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According to the most recent estimates, more than 10 percent of the world’s population live on less than US$1.90 a day, which is below the World Bank’s new international poverty line. This lack of material resources has far-reaching consequences. For example, people in Africa die on average 21 years earlier than in Europe, a third of the population can neither read nor write, and many children suffer from growth disorders. Economic poverty frequently means a life of uncertainty and scarcity, premature death, and limited perspectives. At the same time, recent decades have seen incredible improvements in the quality of life in developing countries. World poverty is at an all-time low, child and maternal death rates have fallen by half since 1990, life expectancy is growing steadily, and literacy rates and education levels are increasing tremendously. At the same time, the number of children and corresponding population growth are falling. All of these developments represent tremendous opportunities worldwide. At the same time, emerging markets in low- and middle-income countries still face big challenges and a large gap remains for them to reach the levels of welfare enjoyed in the rich part of the world.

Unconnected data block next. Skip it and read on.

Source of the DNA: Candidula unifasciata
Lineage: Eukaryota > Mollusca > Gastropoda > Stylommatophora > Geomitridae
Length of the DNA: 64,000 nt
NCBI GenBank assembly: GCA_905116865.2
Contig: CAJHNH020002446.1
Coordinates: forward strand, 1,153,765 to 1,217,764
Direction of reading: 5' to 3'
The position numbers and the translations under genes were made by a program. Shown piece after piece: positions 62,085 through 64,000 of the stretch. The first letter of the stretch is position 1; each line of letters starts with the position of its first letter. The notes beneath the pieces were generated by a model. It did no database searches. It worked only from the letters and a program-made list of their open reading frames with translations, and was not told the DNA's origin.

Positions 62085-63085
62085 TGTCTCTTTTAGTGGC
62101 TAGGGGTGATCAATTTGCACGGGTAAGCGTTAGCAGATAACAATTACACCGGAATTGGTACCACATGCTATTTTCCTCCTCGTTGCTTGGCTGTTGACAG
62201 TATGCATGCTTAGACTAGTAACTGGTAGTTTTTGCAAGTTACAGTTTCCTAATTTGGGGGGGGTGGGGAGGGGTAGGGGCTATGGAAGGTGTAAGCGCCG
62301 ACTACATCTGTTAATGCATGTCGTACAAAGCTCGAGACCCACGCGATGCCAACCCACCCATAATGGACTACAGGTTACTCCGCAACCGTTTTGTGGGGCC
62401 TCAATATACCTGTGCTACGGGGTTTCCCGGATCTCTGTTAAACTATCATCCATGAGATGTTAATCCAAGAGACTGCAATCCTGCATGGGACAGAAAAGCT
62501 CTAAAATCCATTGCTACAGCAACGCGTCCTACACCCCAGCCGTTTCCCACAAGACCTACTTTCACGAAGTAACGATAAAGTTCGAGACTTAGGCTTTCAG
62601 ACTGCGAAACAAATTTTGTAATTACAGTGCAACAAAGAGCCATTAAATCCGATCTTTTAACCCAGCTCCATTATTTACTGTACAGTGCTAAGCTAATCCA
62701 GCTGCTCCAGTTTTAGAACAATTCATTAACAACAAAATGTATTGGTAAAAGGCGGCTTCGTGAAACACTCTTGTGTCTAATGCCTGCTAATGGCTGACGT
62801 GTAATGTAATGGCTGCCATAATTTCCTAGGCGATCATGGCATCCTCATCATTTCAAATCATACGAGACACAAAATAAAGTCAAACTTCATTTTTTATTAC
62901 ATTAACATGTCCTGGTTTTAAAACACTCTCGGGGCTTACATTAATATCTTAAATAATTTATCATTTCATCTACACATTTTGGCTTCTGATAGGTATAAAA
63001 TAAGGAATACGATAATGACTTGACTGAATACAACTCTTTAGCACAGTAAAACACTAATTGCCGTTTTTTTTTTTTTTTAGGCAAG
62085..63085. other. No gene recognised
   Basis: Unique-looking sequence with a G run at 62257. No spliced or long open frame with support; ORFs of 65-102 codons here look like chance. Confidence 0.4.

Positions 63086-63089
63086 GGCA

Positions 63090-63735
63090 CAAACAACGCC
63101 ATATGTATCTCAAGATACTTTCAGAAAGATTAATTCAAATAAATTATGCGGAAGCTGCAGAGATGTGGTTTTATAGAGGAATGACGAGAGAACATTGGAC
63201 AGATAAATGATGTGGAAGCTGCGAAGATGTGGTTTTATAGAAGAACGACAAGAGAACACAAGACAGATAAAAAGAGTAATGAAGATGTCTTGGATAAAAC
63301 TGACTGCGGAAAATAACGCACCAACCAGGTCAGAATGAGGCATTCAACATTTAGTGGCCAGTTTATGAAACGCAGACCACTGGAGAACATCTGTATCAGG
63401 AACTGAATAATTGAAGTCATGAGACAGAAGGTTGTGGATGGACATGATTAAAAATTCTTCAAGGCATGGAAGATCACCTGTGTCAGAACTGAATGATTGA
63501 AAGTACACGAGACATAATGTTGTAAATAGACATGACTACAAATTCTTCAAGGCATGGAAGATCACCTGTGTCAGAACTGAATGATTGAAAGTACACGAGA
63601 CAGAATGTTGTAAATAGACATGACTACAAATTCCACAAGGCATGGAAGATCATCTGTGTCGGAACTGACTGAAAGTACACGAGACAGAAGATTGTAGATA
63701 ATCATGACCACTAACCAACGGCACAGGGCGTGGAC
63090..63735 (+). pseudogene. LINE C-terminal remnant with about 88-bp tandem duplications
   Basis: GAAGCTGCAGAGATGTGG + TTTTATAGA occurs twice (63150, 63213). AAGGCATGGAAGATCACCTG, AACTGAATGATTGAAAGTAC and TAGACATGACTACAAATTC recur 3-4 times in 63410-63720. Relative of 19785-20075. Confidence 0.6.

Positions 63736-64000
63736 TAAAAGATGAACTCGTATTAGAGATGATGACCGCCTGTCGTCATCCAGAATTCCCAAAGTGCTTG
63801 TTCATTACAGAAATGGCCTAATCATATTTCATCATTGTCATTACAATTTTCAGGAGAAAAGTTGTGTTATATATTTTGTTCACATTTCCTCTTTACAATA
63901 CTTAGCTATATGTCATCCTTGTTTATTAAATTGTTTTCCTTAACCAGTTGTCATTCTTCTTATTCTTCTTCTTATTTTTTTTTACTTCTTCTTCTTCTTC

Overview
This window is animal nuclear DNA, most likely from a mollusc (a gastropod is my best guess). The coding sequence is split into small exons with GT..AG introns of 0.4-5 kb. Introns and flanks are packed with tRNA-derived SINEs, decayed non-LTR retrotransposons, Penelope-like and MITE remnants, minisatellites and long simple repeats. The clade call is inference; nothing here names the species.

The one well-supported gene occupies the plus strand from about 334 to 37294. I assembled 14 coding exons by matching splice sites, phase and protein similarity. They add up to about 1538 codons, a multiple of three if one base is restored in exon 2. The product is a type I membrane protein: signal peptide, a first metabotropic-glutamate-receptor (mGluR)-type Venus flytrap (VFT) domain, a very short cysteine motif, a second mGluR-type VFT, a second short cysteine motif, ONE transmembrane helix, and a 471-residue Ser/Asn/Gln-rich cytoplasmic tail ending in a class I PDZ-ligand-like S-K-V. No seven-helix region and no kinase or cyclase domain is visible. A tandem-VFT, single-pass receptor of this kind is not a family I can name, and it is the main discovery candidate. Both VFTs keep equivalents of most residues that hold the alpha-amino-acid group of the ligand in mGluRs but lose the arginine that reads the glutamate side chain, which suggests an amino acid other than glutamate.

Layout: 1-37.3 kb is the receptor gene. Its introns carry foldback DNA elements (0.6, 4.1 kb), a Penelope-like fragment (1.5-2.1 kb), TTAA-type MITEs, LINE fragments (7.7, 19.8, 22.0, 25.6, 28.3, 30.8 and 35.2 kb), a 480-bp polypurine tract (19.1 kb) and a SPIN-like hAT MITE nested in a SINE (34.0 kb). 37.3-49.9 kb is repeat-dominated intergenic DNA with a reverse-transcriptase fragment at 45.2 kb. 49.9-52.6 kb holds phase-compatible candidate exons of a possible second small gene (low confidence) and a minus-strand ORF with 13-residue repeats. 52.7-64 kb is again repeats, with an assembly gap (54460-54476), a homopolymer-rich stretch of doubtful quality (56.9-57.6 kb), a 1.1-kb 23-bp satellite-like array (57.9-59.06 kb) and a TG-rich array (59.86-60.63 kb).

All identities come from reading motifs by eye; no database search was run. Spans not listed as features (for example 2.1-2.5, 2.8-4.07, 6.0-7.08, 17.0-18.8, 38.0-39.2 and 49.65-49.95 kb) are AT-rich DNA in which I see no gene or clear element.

The goal of the Center is to study policies and interventions that help further promote and grow these positive developments. Researchers at the Zurich Center for Economic Development apply cutting-edge, rigorous economic methods to the study of these topics. They work with policy makers, non-profit organizations and business leaders from around the world to analyze issues ranging from access to microfinance for low-income entrepreneurs, to improving markets for medication by reducing the problem of counterfeit pills, to institutional remedies for preventing corruption and tax evasion or the historical origin of economic growth and development. Many research projects involve understanding the role of the institutional environment and its effect on both the structure of market forces and the behavior of policy makers, citizens, entrepreneurs and consumers. While the research projects at the Center cover a large number of topics, they share a common goal of excellence through the high-quality use of rigorous, advanced economic methods.

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